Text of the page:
Flat Feet in Children
Most children are born with flat feet and develop arches as their bodies grow. However, in some children, the arch never develops, leaving the child with inward-turning ankles. While this condition is not usually serious, parents should seek medical attention for flatfoot, as it may cause pain. Some children also experience flexible flatfoot, a condition in which the arch disappears while standing, and then reappears when the child sits or is on tiptoes.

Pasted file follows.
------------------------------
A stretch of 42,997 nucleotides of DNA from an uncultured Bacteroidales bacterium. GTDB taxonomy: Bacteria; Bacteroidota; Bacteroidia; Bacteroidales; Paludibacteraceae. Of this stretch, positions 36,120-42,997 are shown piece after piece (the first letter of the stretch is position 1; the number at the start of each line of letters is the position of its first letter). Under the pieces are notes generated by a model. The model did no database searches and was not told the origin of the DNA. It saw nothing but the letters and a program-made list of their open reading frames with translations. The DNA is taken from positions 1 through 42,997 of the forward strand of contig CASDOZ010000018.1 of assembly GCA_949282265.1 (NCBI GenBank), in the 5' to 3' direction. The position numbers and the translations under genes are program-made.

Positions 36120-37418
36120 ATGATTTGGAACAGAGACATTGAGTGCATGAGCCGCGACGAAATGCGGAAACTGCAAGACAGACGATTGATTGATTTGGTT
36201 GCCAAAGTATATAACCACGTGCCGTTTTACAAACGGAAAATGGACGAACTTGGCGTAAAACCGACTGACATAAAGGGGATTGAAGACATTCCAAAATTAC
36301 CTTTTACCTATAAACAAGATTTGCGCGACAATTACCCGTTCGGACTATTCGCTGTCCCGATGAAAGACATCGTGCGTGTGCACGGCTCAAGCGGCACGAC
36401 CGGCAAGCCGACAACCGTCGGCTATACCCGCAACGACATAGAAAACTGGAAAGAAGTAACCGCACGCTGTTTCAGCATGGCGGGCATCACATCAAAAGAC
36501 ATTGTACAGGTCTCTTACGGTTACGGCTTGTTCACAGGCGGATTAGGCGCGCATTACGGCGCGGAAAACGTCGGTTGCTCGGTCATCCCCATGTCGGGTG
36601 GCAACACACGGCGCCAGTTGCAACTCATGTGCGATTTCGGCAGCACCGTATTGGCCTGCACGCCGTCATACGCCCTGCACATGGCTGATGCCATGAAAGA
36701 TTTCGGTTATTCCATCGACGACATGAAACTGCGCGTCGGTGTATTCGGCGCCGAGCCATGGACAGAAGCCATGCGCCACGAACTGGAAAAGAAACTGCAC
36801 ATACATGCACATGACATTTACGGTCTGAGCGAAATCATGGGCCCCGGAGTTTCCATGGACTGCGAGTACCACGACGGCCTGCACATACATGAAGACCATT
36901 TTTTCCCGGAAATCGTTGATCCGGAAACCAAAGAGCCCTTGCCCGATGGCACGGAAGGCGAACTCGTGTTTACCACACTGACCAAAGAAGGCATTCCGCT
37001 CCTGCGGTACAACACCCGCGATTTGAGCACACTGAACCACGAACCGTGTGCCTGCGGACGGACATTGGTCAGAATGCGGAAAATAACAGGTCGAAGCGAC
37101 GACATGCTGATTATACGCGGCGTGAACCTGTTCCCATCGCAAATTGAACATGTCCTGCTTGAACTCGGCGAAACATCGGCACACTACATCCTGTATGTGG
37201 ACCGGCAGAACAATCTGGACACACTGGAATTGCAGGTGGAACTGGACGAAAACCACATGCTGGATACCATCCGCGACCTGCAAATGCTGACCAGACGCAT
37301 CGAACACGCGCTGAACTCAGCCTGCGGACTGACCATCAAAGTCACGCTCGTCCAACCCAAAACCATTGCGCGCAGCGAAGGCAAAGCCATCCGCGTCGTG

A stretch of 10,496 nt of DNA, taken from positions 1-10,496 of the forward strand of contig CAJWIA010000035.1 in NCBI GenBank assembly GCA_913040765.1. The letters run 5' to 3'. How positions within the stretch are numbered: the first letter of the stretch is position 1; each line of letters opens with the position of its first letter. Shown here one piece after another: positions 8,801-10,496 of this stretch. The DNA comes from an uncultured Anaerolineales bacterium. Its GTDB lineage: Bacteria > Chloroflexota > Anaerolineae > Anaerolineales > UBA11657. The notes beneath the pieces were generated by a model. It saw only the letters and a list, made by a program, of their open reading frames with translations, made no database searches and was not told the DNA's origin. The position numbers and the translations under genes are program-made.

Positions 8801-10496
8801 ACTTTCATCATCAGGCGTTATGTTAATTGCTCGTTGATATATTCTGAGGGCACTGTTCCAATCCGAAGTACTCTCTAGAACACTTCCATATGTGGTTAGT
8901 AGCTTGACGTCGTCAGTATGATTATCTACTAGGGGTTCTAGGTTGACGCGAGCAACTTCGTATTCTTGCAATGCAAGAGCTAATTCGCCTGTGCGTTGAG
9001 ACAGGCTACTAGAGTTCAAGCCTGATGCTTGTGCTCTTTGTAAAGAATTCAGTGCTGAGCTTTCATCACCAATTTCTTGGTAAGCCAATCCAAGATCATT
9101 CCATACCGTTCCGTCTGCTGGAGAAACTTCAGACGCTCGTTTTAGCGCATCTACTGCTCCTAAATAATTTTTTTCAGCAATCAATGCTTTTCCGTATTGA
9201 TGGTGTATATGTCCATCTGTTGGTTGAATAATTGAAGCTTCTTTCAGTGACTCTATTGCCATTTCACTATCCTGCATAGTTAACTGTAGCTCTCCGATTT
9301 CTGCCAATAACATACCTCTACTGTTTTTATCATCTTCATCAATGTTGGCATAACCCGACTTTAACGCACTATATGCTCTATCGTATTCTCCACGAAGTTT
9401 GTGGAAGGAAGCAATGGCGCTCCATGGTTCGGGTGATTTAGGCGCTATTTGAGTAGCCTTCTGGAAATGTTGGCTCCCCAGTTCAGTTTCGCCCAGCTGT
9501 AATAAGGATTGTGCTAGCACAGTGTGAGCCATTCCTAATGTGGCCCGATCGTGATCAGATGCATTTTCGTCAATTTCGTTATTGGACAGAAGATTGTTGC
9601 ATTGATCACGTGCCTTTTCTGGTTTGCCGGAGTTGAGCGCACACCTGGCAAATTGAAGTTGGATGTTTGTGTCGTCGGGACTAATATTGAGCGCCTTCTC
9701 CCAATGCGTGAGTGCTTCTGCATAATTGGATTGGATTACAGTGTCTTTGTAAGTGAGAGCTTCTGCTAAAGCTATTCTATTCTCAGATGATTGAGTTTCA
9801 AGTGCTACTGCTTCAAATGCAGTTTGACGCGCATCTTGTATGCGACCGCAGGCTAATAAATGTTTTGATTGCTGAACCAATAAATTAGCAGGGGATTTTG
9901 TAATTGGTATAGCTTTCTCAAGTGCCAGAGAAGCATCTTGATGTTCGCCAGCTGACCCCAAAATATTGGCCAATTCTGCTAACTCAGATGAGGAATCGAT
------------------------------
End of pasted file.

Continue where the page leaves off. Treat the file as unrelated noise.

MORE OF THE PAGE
To ensure that your child’s flat feet aren’t associated with any other problems, the doctor will check for warning signs such as arch inflexibility, calluses, tight Achilles tendons, tarsal coalition (fusion of bones in the feet), pronation (leaning-in of the ankles) and pain or weakness in the feet or ankles. He or she will also examine the child’s shoes and ask whether there is a family history of flat feet or neurological or muscular disease. If the condition persists and begins to cause pain, arch supports, physical therapy or casting may be recommended to relieve pain and correct the condition.
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